Today I’m approaching the Spring Surf RC2 release and one of the major thing that has been bothering me (and definitely the other devs) has been the slowness and instability of the Maven build.

Recurring issues like:

  • Huge overhead in repository snapshot artifact lookups
  • Multimodule useless plugin invocations
  • Build randomly failing on the build server
  • Release unnecessary complex

In this sense, as Maven has always been my boy, today I decided, prior to the RC2 release, to try and improve performances and stability of the build to a good extent before proceeding with release: in this sense, as I often suggest, a Maven project is somehow like a very sweet but complicated woman, who really need some Tender, Love & Care before actually being able to release all its potential.

And as I believe that, in the infinite hate & love between software writers and software users/configurators, Maven design has too many times blamed for circumstances that actually are fully under the control of the configurator (e.g. the dev who writes the Maven POM), while I go trough this Maven refactoring I dediced to share my experience and achievements with you, to actually try and somehow give Ceasar what belongs to Ceasar.

The Before

Before we enter in the Maven refactoring best practices a glimpse on what the project looks like right now.

  • My machine is a MacBook Pro 2.66 Ghz Intel Core 2 Duo, with 4GB DDR3 RAM and MacOSX 10.5.8
  • Maven POM on Spring Surf Trunk at revision 603
  • Maven 2.0.11 (old version but needed for some non updated plugins) on Java 1.6.0_20
    zion:spring-surf-parent mindthegab$ mvn --version
    Apache Maven 2.0.11 (r909250; 2010-02-12 06:55:50+0100)
    Java version: 1.6.0_20
    Java home: /System/Library/Frameworks/JavaVM.framework/Versions/1.6.0/Home
    Default locale: en_US, platform encoding: MacRoman
  • Using Cloc to count lines in pom.xml files across the whole project, I got 7139 LOC
    Command: zion:tools mindthegab$ perl cloc-1.52.pl ~/Dev/alfresco/workspace/spring-surf-parent/ --match-f=pom.xml

  • With a fairly full repository (already built this at least once) this is the current build performance:
    When Command Performance
    Original mvn clean install 18 minutes 49 seconds

Let’s make it fly, now :)

Best Practice 1 – Lower the number of repositories

Keeping the number of Repositories declared in the POM as low as possible has a drastic impact on the build experience and also lowers concerns on the build being dependent on multiple internet sources to be reproducible. This has to be achieved by:

  • Remove development leftovers, i.e. validating which repositories are actually needed by the build
  • Use a corporate repository to proxy external repositories, allowing Maven to focus on building and leaving the hassle of remote repository dependency resolution to the proxy repository. In our example we’ll an Enterprise Maven repository software called Sonatype Nexus, which is hosted by Alfresco at http://maven.alfresco.com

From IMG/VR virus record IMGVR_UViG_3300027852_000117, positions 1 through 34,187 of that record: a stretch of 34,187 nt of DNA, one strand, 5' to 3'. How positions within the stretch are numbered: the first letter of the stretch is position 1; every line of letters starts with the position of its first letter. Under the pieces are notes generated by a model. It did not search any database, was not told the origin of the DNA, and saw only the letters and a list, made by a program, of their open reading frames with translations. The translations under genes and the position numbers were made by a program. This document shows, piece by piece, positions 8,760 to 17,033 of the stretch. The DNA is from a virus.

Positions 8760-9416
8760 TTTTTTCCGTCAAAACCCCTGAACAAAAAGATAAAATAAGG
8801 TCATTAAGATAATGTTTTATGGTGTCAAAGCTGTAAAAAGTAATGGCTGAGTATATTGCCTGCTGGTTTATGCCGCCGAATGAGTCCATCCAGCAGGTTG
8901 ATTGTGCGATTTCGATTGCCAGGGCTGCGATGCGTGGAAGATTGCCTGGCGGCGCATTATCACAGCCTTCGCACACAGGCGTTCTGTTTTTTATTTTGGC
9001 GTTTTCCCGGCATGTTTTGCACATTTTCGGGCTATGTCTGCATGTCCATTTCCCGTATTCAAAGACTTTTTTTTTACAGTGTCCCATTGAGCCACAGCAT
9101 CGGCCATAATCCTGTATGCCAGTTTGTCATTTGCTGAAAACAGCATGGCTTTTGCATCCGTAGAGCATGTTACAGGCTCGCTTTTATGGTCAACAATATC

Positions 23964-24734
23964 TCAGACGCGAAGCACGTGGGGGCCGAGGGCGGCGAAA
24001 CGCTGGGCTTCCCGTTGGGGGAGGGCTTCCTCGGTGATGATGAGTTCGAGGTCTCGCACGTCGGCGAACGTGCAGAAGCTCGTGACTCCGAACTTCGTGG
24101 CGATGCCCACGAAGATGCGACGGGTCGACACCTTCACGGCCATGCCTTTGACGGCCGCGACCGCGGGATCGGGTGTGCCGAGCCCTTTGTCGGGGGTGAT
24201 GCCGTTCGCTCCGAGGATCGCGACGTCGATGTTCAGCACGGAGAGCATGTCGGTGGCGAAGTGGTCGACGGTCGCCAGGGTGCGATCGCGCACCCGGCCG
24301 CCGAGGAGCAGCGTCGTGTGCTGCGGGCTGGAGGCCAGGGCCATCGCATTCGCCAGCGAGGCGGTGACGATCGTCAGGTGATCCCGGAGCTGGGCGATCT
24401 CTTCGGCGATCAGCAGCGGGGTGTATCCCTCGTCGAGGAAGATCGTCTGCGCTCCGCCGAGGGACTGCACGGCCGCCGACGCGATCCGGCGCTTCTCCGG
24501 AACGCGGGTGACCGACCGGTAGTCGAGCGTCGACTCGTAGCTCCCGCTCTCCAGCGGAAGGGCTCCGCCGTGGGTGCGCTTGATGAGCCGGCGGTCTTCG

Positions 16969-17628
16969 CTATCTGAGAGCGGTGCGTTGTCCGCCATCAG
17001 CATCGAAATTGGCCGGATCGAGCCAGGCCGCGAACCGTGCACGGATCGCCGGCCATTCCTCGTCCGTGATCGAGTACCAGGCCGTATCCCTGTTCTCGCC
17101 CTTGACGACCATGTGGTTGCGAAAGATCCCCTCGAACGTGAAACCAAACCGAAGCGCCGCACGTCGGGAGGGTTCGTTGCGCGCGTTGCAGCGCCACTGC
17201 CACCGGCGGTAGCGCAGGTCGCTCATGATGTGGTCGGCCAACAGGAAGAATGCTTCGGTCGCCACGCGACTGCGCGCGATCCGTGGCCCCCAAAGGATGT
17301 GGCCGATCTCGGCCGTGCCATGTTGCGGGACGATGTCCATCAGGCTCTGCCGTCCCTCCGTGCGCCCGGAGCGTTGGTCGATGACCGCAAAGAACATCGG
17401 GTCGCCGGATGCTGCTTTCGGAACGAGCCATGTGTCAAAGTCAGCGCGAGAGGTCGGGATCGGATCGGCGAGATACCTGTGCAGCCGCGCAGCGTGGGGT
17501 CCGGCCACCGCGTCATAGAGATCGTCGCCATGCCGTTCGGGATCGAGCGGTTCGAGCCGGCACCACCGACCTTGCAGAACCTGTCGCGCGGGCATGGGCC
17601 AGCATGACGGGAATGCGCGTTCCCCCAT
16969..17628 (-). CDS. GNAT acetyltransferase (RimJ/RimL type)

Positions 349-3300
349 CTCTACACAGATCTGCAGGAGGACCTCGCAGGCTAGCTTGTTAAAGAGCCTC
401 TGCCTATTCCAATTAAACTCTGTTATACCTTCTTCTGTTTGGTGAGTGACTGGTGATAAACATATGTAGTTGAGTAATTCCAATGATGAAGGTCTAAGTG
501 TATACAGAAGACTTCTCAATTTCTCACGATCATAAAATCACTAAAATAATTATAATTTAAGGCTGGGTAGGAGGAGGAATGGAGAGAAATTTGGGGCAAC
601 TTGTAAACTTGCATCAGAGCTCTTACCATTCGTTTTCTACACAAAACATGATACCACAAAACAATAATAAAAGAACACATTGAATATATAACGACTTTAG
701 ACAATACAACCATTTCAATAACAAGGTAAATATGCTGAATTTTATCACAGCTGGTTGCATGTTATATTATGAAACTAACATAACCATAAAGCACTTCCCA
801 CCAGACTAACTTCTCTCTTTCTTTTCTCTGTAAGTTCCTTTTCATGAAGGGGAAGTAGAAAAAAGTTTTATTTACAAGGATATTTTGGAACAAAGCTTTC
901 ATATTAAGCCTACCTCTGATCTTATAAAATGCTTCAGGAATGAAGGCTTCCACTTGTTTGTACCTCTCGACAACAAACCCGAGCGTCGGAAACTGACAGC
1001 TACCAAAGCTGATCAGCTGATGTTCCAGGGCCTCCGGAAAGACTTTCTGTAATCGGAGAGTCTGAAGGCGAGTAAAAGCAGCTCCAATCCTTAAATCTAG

In our case Surf original POM contained 10 repositories and 3 plugin repositories which seems really to be an exaggeration, especially most repositories are from the Spring community anyways (and one of them is already the http://maven.alfresco.com Nexus instance).

So first of all I removed the following repositories:

  • http://private.repository.springsource.com/maven/bundles/external – This is private repo, not suitable for an opensource project

And then I proceeded removing from the POM (and creating corresponding Proxy URLs in http://maven.alfresco.com) for the following repositories:

Repository Proxied URL
(under

http://maven.alfresco.com/nexus/content/repositories)

Type
http://repository.springsource.com/maven/bundles/release /com.springsource.repository.bundles.release Release
http://repository.springsource.com/maven/bundles/external /com.springsource.repository.bundles.external Release
http://repository.springsource.com/maven/bundles/milestone /com.springsource.repository.bundles.milestone Release
http://repository.springsource.com/maven/bundles/snapshot /com.springsource.repository.bundles.snapshot/ Snapshot (was wrongly configured as release in the POM)
http://maven.springframework.org/milestone /maven.springframework.org.milestone Release
http://maven.springframework.org/snapshot /maven.springframework.org.snapshot/ Snapshot (was wrongly configured as release in the POM)
http://extensions.springframework.org/snapshot /snapshot.extensions.springframework.org Snapshot
http://extensions.springframework.org/milestone /snapshot.extensions.springframework.org/ Release (was wrongly configured as snapshot in the POM)
http://mc-repo.googlecode.com/svn/maven2/releases /mc-repo/ Release
https://nexus.codehaus.org/content/repositories/releases /codehaus-repository-nexus/ Release
https://nexus.codehaus.org/content/repositories/snapshots/ /codehaus-snapshots-nexus/ Snapshot (was wrongly configured as release in the POM)

Now the whole point of this repository proxying is that Nexus allows us to group repositories on common URLs so that we can have a single reference for only one releases and only one snapshots repositories. In this sense what I did is grouping:

This way the refactored Surf POM will mention only 2 repositories (+ 2 pluginRepositories) which looks already much better than when we started, see below: